Splendid writing aside, what Moore seems to want us to focus on is the mentality of an unrelentingly bold young man. The novel zeroes in on how Slaney sees and responds to the world, rather than the cat-and-mouse game of Newfie fugitive versus RCMP. The story is gripping in its own way, but it’s also replete with real life randomness: Slaney chatting up truck drivers, taking tea with old ladies in rooming house hideouts, eating ice cream with New Brunswick girls curious enough to pick up desperate hitchhikers on the run. It’s a meandering, organic tale.

This works well for a story that’s an exploration of unrestrained, naïve, youthful hope. Caught is about how David Slaney yearns for freedom, for movement, for adventure. It’s about his fear of ordinary, staid existence, and about the deep sadness that thrusts him into a criminal world with no happy endings. This tenor comes out in a passage toward the book’s end when Slaney has finally met his Colombians suppliers:

Slaney was offered a violin and he played it like a fiddle, jigs and reels, and then something slow and full of need that he made up as he went along…

All the need he’d felt in prison came out of the wooden instrument under his chin. All the longing, terse and barbed and broken, hung over the bonfire. The flames near the crackled black logs were blue and flicking. It seemed like the fire breathed up and sank down with the music. The ocean roared and shushed. Someone had bongo drums; someone had a tin whistle. There were a few stringed instruments made of gourds. A silver flute. Everybody playing together, improvising. Looking up into each other’s eyes so they could all know where they were going with it. Slaney leading the way, sawing gently, tapping his foot, urging them on by nodding yes and yes.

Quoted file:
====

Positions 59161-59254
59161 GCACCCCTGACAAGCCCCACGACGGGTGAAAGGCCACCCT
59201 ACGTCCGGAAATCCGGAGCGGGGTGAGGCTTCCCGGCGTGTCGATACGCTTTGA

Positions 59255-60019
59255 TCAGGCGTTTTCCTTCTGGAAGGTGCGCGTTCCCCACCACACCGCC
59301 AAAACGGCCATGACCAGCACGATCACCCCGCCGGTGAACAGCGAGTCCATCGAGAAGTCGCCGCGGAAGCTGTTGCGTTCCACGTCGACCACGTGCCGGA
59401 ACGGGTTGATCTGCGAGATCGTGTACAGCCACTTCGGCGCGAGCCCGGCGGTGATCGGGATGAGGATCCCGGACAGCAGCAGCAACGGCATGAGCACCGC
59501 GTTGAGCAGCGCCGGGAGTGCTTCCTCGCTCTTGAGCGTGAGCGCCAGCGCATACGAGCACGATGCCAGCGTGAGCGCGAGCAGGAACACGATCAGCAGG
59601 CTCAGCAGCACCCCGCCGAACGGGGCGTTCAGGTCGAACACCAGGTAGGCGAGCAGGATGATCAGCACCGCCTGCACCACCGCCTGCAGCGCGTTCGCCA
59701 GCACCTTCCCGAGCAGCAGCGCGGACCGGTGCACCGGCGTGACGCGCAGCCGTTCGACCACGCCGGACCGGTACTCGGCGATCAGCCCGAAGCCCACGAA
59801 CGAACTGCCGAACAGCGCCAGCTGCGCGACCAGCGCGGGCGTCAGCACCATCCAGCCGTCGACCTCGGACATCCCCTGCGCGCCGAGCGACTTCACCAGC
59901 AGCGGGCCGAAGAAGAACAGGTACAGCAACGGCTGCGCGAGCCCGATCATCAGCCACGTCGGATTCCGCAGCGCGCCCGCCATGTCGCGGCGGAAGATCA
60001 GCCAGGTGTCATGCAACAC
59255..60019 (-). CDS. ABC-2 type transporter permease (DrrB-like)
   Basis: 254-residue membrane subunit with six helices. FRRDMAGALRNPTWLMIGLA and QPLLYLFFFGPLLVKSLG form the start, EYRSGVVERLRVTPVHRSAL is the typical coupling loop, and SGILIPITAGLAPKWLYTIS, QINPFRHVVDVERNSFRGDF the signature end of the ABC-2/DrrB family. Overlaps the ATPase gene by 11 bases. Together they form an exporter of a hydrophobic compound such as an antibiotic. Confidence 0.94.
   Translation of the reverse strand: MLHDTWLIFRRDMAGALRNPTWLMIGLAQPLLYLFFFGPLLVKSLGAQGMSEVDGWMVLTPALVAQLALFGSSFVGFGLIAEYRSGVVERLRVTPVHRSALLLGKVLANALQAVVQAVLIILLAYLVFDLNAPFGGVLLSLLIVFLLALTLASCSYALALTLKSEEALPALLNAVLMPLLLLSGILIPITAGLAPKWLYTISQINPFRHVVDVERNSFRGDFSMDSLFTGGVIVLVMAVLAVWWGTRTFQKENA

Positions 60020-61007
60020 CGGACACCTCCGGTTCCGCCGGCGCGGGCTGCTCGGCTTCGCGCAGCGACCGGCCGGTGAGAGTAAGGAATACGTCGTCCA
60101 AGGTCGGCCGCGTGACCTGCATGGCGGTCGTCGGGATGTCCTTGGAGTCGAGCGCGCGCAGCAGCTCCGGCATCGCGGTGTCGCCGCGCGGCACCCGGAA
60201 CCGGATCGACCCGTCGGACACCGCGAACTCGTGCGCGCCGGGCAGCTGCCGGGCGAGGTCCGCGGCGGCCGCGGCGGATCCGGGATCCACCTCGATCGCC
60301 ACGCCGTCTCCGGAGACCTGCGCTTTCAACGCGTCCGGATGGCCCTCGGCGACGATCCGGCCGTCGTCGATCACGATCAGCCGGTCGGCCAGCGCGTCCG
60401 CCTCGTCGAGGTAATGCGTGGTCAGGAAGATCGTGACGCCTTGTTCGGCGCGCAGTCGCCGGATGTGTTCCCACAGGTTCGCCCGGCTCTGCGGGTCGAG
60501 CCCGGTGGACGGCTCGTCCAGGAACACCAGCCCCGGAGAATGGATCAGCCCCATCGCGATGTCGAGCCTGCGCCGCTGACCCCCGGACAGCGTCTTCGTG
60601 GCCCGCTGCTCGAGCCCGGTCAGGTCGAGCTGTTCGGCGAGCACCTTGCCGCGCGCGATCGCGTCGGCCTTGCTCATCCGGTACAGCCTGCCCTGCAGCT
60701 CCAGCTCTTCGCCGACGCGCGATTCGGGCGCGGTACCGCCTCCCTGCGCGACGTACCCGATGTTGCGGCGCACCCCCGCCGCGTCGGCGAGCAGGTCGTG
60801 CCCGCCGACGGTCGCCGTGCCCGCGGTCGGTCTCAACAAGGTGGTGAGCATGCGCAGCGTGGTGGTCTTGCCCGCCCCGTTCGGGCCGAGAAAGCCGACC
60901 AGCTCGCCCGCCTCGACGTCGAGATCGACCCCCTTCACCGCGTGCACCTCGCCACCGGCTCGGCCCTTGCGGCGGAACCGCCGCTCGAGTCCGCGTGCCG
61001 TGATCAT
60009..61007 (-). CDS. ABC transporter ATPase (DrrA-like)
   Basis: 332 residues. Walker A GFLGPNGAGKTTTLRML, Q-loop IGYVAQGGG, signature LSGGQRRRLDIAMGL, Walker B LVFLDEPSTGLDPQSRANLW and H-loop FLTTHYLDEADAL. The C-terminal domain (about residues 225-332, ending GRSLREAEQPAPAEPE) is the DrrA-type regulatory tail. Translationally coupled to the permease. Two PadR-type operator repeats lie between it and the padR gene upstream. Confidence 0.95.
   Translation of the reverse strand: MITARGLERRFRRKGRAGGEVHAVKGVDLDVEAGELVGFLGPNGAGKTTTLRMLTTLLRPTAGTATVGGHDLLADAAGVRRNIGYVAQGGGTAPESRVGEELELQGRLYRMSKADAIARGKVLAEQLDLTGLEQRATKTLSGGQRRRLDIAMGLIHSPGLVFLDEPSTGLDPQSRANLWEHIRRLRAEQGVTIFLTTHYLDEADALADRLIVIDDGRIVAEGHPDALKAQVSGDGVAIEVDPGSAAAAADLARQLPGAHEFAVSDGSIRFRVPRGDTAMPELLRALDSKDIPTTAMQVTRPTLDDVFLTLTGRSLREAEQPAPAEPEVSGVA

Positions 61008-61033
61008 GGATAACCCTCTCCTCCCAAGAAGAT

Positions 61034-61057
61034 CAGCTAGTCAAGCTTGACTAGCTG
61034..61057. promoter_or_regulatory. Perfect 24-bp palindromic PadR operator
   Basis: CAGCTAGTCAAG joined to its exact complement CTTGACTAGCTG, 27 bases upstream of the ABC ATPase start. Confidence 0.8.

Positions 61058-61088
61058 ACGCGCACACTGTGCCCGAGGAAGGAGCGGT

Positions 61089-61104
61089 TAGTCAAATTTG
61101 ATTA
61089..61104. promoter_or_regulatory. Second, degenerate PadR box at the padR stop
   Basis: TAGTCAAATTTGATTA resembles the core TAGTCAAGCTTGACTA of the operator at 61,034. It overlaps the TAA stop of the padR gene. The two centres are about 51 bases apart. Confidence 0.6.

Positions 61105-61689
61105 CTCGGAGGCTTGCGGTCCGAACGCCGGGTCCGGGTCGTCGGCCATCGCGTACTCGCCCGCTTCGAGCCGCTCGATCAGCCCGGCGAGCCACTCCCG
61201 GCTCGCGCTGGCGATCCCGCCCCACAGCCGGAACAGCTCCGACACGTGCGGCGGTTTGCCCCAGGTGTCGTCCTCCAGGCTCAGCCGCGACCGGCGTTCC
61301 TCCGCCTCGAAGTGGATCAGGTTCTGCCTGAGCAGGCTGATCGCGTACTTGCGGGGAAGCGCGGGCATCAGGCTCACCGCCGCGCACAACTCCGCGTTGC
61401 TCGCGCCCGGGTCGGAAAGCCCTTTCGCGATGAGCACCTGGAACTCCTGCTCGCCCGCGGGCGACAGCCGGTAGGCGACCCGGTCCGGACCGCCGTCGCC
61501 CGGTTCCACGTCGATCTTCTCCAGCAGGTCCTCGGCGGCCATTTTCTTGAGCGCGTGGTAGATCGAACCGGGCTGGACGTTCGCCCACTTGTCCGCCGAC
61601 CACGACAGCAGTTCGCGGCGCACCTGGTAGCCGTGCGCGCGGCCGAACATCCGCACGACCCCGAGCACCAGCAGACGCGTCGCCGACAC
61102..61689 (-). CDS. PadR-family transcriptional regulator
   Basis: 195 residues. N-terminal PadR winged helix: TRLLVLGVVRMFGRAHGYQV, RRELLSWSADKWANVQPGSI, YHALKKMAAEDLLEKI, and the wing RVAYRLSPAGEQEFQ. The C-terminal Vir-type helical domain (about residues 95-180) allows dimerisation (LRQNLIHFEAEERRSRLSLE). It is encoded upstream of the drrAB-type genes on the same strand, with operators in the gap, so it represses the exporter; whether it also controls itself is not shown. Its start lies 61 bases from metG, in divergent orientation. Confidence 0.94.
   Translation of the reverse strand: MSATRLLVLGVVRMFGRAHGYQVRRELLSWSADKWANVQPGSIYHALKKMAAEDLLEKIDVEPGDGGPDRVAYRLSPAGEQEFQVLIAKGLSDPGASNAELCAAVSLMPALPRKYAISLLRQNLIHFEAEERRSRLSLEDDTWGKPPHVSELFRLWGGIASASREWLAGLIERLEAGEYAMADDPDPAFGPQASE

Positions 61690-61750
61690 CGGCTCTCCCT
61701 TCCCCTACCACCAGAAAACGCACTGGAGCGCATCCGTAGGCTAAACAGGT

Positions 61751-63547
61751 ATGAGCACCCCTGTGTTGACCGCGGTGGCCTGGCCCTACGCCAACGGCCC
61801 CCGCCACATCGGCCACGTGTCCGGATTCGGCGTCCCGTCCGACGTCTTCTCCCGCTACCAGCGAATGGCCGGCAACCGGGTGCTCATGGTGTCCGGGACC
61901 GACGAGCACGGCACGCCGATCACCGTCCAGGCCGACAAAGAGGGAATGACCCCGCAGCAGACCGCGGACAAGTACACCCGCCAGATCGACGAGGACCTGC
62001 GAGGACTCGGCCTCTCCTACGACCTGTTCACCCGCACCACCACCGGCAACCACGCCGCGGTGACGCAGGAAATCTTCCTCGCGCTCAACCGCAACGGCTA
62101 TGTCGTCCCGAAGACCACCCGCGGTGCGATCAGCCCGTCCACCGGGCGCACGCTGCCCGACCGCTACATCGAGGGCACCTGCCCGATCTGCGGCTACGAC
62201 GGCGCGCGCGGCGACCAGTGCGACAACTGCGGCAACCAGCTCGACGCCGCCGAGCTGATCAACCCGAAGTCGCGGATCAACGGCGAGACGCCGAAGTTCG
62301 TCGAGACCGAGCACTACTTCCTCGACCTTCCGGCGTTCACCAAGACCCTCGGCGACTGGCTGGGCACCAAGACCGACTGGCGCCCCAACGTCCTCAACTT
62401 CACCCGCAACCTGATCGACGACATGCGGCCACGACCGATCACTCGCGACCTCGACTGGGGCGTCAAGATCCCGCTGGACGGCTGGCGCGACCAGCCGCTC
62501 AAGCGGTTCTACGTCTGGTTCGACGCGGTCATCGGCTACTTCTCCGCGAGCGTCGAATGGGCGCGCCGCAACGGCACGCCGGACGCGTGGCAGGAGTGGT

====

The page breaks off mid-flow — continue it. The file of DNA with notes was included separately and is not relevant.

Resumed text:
If Slaney had a reason for going on this trip in the first place, maybe it was this: so he could be on a Colombian beach playing all his sadness out under the stars, stoned out of his mind. He was there for the sense of abandon he felt. (226-227)

This passage typifies the novel’s atmosphere. It’s 314 pages of sadness and dreams and getting high and wilding out all night on a beach as the repercussions of bad choices close in from every side.

Caught is a remarkable book about a remarkable man, achingly rendered by one of our most insightful novelists. It’s a fun read that’ll make you think hard about being alive till you feel something in your bones, and it’s one you’ll remember well past the last page. With this latest effort Moore proves that, no matter the genre, she’s a writer who knows how to catch our attention.

Review: We Need New Names by NoViolet Bulawayo

NoViolet Bulawayo. We Need New Names. Little, Brown, 2013. $25.00 US. ISBN 9780316230810. (Thanks to Little, Brown for a review copy of this book.)